A former county councilman on Maui and a current county councilman on Kauai are in leading positions to become the next mayor on those neighbor islands after early voting results today.
On Maui, Mike Victorino had a nearly 60 percent to 40 percent lead over challenger and Councilwoman Elle Cochran based on absentee votes.
On Kauai, Derek Kawakami led Council Chairman Mel Rapozo by 65 percent to 31 percent.
The jobs of mayor on Kauai and Maui counties are up for grabs because current mayors — Alan Arakawa on Maui and Bernard Carvalho Jr. on Kauai — have reached their term limits after serving two four-year terms.
Victorino, an insurance company executive and father to recently retired professional baseball star Shane Victorino, had spent 10 years on the Maui County Council and left in 2016 after maxing out his term limit.
Kawakami served on the Kauai County Council from 2008 to mid-2011, when he was appointed by then-Gov. Neil Abercrombie to the state House of Representatives. Kawakami then returned to the County Council in 2016.
Races for council seats on the two islands along with Hawaii island are also being decided by voters.
In the race for the 9-member Maui County Council, the leaders after early vote results were Shane Sinenci, Tamara Akiko Maile Paltin, Alice Lee, Natalie Kama, Kelly Takaya King, Mike Molina, Yuki Lei Kashiwa Sugimura, Riki Hokama and Stacy Helm Crivello. In Sinenci’s race, the early vote lead was extremely slim.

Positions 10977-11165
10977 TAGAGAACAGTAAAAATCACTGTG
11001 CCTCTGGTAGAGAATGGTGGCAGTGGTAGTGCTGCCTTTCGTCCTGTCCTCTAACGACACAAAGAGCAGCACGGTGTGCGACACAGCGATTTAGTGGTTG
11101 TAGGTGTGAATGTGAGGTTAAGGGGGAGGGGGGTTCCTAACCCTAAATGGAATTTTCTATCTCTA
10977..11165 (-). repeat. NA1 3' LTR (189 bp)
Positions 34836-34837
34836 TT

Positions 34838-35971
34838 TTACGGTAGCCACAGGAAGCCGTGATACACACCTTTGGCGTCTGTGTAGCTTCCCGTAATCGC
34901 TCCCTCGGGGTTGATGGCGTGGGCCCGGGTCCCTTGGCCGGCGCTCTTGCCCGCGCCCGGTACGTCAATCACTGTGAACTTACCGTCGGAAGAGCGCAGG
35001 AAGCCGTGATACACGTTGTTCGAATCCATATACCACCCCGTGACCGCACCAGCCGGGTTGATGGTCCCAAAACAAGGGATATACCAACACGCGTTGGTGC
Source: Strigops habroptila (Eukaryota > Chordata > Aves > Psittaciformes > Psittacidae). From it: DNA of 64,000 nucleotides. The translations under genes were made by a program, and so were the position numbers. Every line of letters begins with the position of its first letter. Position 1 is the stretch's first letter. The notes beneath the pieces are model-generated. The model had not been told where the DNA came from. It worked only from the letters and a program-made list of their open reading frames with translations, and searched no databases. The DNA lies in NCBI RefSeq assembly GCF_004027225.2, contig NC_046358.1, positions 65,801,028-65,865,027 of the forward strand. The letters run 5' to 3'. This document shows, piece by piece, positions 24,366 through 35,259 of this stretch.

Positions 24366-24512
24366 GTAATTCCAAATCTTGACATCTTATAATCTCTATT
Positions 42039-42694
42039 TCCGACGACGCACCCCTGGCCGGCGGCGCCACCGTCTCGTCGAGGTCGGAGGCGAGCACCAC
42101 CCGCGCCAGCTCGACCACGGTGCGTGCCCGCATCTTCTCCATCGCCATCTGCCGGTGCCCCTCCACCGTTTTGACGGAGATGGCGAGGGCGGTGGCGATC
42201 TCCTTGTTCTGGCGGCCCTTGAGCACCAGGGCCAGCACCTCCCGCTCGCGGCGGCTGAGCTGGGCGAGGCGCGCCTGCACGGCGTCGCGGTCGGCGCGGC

Four of the leaders for Maui County Council are incumbents — King, Sugimura, Hokama and Crivello.
One other incumbent, Alika Atay, was trailing Lee. Also trailing was Arakawa, who is competing with Kama.
In the race for jobs on the 7-member Kauai County Council, a field of 14 contenders campaigned for seats that are not segmented by district. The seven leaders after early vote results include four incumbents — Arryl Kaneshiro, Mason Chock, Ross Kagawa and Arthur Brun. The other three leaders are Luke Evslin, KipuKai Kualii and Milo Spindt. However, the difference between the seventh place candidate, Spindt, and the next three vote-getters is less than 1 percent.
For the County Council on Hawaii island, there was only one contest Tuesday because eight other seats on the nine-member council had either been decided in the primary election or were not contested. In the one position on the general election ballot, Rebecca Villegas had an early lead by about 10 percentage points over Kelly Drysdale to represent parts of North and South Kona.
For full Honolulu Star-Advertiser coverage of the 2018 General Election, go to 808ne.ws/SA2018VOTE.
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